“The focus these days are for outfits to go to work, but for some unknown reason there are many weddings on Emancipation Day this year, so many customers have been purchasing ceremonial wear. We have a constant supply of clothing and accessories coming to the store, so we are well stocked and prepared to meet that need” she said.

Whether in search of ceremonial or functional garb there is an item to be found for every body type and budget at Prindela Fashions, Prince-Mandela said. She recommends, however, that customers come with time to spare as it takes more than a minute to peruse their large collection.

“We are focusing on having some embroidered designs on most of the garments and we pride ourselves in having styles for all sizes, events and tastes. I always advise customers coming to the store not to come with little time, try to come with an open mind and some time to go through the wide variety,” she said.

On the eve of celebrating Emancipation Day in the middle of a global pandemic, Prince-Mandela called for greater cultural acceptance among the different ethnic groups in T&T.

“In this unique multicultural melting pot, respect is important. Embracing your culture does not mean disrespecting the culture of others; harmony in diversity is key. Self-love should not mean hate of others,” she concluded.

RECOMMENDED FOR YOU

KANYE West may be one of the most polarising artistes of his generation but he is also one of the most high profile celebrities to publicly admit that he has bipolar disorder. Reactions to his bizarre campaign rally in South Carolina two weeks ago oscillated between shock, worry and anger. His speech made headlines and even sparked memes mocking his behaviour.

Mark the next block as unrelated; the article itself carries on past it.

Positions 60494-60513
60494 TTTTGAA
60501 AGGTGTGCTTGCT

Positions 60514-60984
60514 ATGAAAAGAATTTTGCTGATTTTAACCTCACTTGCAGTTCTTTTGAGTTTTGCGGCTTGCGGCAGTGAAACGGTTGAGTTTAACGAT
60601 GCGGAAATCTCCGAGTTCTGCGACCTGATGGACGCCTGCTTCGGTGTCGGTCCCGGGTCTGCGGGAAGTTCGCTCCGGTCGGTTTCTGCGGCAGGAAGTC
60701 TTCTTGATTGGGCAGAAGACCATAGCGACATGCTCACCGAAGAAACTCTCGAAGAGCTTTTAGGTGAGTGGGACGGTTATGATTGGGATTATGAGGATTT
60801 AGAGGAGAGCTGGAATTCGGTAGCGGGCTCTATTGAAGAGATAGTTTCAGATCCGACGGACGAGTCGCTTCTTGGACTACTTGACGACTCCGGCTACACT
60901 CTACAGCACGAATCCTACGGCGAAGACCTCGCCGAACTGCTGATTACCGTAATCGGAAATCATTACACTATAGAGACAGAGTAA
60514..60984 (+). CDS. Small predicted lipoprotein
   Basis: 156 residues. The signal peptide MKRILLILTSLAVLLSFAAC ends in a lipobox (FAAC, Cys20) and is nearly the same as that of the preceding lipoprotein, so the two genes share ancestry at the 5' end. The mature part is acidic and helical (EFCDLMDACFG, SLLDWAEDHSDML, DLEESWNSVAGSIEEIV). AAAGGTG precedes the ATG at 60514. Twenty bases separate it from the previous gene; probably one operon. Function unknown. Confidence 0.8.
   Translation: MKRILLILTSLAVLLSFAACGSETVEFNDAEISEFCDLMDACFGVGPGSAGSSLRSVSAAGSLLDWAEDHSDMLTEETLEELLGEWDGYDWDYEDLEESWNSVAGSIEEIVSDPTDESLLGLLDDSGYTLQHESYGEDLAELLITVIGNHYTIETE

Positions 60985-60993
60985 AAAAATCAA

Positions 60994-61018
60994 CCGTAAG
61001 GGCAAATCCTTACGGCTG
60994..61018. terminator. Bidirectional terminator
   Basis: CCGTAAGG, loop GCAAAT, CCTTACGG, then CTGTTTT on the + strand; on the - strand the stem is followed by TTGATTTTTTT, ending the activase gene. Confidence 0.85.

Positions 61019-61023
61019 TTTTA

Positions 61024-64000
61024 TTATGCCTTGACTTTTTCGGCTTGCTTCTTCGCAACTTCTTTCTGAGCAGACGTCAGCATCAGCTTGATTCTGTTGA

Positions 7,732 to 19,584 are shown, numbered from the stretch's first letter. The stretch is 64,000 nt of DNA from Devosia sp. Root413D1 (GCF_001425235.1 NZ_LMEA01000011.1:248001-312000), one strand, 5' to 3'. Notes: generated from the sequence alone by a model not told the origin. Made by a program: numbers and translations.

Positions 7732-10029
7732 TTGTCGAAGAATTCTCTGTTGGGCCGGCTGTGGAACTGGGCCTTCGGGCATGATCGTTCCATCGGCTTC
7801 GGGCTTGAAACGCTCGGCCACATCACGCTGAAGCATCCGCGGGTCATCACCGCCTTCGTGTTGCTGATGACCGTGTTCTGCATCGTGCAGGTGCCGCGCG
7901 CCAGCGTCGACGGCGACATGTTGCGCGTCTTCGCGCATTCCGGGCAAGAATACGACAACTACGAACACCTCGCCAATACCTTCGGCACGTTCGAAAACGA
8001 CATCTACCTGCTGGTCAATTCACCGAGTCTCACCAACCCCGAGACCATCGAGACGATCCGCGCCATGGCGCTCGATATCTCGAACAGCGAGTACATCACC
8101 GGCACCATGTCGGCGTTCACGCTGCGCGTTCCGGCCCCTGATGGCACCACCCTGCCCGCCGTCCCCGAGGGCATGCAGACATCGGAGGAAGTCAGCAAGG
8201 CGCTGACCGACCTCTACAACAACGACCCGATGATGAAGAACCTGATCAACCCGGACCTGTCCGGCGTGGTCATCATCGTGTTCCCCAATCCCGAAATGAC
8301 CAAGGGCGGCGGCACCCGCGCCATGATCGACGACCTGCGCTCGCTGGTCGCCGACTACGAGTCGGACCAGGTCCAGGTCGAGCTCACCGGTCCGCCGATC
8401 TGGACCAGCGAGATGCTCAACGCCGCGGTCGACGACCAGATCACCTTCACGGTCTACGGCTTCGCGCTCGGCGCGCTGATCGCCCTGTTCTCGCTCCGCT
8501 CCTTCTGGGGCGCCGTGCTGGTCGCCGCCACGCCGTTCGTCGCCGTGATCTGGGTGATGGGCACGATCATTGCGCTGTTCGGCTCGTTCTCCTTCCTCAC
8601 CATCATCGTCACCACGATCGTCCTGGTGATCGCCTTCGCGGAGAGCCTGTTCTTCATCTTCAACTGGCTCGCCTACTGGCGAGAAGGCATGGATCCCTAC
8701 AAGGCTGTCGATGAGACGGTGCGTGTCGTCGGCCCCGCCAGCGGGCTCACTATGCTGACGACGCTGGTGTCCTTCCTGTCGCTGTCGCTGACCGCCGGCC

DERRON Blackman has found his niche.

Discovering one’s sense of belonging when you’re a member of a large family of gifted singers, songwriters and musicians is no small thing. But Blackman who has played a supportive role in the careers of his siblings and other musicians is finally creating his own artistic space as he pursues a solo music career under the name D’Blackman.

African-wear is everyday-wear, says musician Modupe Onilu.

Onilu, 34, an experienced and well-travelled percussionist, is known for his stylish Sub-Saharan outfits both on and off the stage.

IN a world that is more divided than ever before comes a song that calls for all voices to unite and be heard.

Singer/songwriter Tricia Lee Kelshall’s new track “The Tide” which she co-wrote with singer/guitarist Nigel Rojas soars above any other song she’s created in recent memory.

“Who go save de people from the businessman? Who go save de people from Mr Politician? Who go save de people with dey crucial plan? Turn the whole world to ah viper nation…” —“Viper Nation”, Jahson Babb

AT the age of 28, ace female percussionist Sheena Richardson aka Ajibola has already made a name for herself in the entertainment industry and has played alongside T&T’s leading jazz vocalists and musicians. And now, Ajibola is working on her debut album Bliss in which her vocals will take centre stage. Bliss will offer fans another side of this multidimensional artiste.